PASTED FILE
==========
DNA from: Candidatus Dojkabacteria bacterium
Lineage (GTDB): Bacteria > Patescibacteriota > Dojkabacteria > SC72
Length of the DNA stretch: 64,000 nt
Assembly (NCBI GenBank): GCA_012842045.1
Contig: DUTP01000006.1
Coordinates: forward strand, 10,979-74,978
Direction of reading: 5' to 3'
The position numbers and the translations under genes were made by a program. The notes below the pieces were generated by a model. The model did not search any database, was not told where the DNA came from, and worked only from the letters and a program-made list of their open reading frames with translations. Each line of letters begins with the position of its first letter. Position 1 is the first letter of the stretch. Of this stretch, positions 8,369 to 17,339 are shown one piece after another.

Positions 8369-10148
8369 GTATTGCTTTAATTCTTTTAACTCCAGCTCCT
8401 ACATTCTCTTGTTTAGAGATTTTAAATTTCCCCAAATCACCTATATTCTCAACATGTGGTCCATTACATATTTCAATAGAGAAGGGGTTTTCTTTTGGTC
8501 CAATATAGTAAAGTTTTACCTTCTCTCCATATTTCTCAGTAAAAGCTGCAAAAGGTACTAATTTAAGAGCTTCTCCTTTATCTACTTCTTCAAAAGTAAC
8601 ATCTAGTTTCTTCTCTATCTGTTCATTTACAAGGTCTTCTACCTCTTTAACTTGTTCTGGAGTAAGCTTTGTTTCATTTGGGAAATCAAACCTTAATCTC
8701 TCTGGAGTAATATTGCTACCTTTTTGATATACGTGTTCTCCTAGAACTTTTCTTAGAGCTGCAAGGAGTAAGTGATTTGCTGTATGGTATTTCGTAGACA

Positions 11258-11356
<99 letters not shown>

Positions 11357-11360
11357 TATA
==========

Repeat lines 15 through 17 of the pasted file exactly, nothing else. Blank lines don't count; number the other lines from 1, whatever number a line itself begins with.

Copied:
Positions 11258-11356
<99 letters not shown>

Positions 11357-11360